Traditionally, it was not feasible for businesses to determine the maximum price the buyer was willing to pay, but with the availability of big data and the deployment of sophisticated algorithms, with a great degree of precision businesses can ascertain the maximum willingness price. Some forms of price discrimination are prohibited under the Robinson-Patman Act of Antitrust (1890), provided demographic characteristics such as race and gender are the determining factors. The problem with this interpretation is that sellers are not transparent about what factors are taken into consideration when determining price. Current laws are either limited in their interpretation or inadequate to properly respond to the potential for sellers to exploit the consumer through discrimination. In this paper, we present a common pricing strategy, behavioral-based price discrimination, broadly practiced in business, particularly retailers. In general, price discrimination occurs when instead of a set price, pricing for a product is determined by what the seller knows about the customer. This includes historical data indicating what the customer is willing to pay, combined with certain personal attributes. In this scenario, the same product may be offered at different prices to different individuals or market segments. What data points are considered when designing these sophisticated pricing schemes remains a mystery. Using a dataset containing transactions collected from 2500 households, we demonstrate price discrimination empirically by linking consumer spending to certain demographic characteristics. Additionally, we address the implication of price discrimination to the economic welfare of the consumer, to market competition, and to privacy.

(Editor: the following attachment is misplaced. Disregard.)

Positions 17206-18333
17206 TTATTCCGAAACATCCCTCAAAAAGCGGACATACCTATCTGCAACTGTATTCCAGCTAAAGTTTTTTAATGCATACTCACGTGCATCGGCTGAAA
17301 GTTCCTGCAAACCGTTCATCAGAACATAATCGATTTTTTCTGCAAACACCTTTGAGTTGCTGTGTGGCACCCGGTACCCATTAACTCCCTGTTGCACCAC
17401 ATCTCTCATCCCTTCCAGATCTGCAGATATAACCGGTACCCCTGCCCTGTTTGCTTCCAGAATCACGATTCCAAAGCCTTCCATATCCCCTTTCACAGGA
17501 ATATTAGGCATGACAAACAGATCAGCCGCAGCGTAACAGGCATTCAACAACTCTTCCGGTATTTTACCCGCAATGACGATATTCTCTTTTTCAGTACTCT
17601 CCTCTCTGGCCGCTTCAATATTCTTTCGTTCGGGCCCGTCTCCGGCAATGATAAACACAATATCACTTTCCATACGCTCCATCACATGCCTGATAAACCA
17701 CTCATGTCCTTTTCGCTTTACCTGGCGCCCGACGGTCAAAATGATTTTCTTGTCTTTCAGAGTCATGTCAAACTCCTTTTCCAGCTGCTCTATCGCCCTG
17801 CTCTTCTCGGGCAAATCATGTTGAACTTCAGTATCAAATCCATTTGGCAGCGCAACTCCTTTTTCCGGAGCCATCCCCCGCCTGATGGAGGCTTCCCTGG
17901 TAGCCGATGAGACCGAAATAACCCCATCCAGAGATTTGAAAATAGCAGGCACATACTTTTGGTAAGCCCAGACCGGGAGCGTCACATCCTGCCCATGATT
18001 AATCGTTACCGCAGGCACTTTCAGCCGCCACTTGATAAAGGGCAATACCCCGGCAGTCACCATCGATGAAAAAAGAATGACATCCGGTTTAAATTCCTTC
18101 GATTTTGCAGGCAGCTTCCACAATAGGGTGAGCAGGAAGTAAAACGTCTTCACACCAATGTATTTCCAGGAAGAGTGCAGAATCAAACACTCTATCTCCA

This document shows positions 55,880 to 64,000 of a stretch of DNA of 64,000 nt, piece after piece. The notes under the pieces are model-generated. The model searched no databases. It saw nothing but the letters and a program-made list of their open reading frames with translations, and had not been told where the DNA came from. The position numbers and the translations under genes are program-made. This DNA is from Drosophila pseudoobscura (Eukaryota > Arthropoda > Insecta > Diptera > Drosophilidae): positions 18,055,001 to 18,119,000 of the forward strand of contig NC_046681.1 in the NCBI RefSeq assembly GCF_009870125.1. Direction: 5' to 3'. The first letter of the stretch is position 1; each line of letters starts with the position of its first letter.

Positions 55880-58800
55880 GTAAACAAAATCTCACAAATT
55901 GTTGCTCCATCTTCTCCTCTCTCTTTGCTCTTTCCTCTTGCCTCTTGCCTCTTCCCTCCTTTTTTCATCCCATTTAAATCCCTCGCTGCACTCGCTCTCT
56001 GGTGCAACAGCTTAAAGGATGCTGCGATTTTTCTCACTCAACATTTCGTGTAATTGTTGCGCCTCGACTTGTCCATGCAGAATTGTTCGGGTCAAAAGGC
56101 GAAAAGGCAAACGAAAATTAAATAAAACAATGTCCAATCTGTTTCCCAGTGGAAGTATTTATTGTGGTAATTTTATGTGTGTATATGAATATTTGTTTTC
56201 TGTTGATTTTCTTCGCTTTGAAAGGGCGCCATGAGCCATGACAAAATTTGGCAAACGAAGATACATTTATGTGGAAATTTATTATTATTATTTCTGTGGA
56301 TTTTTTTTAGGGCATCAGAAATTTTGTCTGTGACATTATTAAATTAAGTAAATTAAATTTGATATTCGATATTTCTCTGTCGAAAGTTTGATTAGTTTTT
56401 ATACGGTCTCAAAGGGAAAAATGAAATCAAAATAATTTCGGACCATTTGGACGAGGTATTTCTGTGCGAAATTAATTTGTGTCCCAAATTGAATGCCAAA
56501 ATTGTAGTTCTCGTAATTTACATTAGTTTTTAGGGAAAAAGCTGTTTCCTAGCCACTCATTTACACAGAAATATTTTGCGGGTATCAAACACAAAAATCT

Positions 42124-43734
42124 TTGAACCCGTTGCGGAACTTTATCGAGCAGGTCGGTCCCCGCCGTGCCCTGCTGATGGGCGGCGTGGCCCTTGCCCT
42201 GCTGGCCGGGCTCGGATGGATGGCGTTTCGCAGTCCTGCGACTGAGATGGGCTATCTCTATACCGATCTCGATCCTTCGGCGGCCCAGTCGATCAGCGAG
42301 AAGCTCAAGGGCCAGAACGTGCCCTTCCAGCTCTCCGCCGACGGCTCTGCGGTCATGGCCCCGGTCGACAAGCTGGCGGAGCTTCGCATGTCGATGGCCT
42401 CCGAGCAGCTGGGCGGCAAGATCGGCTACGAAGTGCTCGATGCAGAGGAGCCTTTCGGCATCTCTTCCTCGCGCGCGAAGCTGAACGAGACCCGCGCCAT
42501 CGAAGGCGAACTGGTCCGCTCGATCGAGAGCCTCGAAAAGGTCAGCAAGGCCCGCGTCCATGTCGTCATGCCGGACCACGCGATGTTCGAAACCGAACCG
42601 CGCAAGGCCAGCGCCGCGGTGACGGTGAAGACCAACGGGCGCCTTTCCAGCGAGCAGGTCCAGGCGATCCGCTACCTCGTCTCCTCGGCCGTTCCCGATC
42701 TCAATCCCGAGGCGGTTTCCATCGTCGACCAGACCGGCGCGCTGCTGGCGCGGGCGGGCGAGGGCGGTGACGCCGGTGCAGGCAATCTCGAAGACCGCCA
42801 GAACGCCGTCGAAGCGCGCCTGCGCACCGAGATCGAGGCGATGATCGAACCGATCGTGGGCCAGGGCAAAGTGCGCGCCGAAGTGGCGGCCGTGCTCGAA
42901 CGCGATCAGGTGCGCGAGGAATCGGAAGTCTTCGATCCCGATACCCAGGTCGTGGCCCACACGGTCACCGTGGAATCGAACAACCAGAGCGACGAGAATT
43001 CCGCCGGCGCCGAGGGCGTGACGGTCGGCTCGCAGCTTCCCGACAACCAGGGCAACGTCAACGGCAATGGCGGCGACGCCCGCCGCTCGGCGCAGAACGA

Creative Commons License

Creative Commons Attribution-Noncommercial 4.0 License
This work is licensed under a Creative Commons Attribution-Noncommercial 4.0 License